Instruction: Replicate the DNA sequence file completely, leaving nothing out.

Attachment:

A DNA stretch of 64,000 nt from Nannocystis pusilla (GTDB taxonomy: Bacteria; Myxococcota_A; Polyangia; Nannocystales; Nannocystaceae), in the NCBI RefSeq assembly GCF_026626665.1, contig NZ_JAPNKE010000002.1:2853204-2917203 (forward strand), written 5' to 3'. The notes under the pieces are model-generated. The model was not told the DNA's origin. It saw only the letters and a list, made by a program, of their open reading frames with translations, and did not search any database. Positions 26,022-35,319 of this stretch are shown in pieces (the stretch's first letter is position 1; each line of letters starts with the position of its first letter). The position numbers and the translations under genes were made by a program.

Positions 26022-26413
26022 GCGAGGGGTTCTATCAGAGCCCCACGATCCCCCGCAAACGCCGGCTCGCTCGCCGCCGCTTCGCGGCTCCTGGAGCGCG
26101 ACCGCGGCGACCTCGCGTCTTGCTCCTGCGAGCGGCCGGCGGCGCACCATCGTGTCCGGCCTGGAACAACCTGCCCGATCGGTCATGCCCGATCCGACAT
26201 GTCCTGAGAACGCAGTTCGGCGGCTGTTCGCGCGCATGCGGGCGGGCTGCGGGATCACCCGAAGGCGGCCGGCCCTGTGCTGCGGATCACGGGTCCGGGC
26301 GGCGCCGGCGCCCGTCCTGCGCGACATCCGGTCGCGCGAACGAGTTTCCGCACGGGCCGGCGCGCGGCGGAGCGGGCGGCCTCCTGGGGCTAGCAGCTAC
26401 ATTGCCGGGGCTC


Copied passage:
A DNA stretch of 64,000 nt from Nannocystis pusilla (GTDB taxonomy: Bacteria; Myxococcota_A; Polyangia; Nannocystales; Nannocystaceae), in the NCBI RefSeq assembly GCF_026626665.1, contig NZ_JAPNKE010000002.1:2853204-2917203 (forward strand), written 5' to 3'. The notes under the pieces are model-generated. The model was not told the DNA's origin. It saw only the letters and a list, made by a program, of their open reading frames with translations, and did not search any database. Positions 26,022-35,319 of this stretch are shown in pieces (the stretch's first letter is position 1; each line of letters starts with the position of its first letter). The position numbers and the translations under genes were made by a program.

Positions 26022-26413
26022 GCGAGGGGTTCTATCAGAGCCCCACGATCCCCCGCAAACGCCGGCTCGCTCGCCGCCGCTTCGCGGCTCCTGGAGCGCG
26101 ACCGCGGCGACCTCGCGTCTTGCTCCTGCGAGCGGCCGGCGGCGCACCATCGTGTCCGGCCTGGAACAACCTGCCCGATCGGTCATGCCCGATCCGACAT
26201 GTCCTGAGAACGCAGTTCGGCGGCTGTTCGCGCGCATGCGGGCGGGCTGCGGGATCACCCGAAGGCGGCCGGCCCTGTGCTGCGGATCACGGGTCCGGGC
26301 GGCGCCGGCGCCCGTCCTGCGCGACATCCGGTCGCGCGAACGAGTTTCCGCACGGGCCGGCGCGCGGCGGAGCGGGCGGCCTCCTGGGGCTAGCAGCTAC
26401 ATTGCCGGGGCTC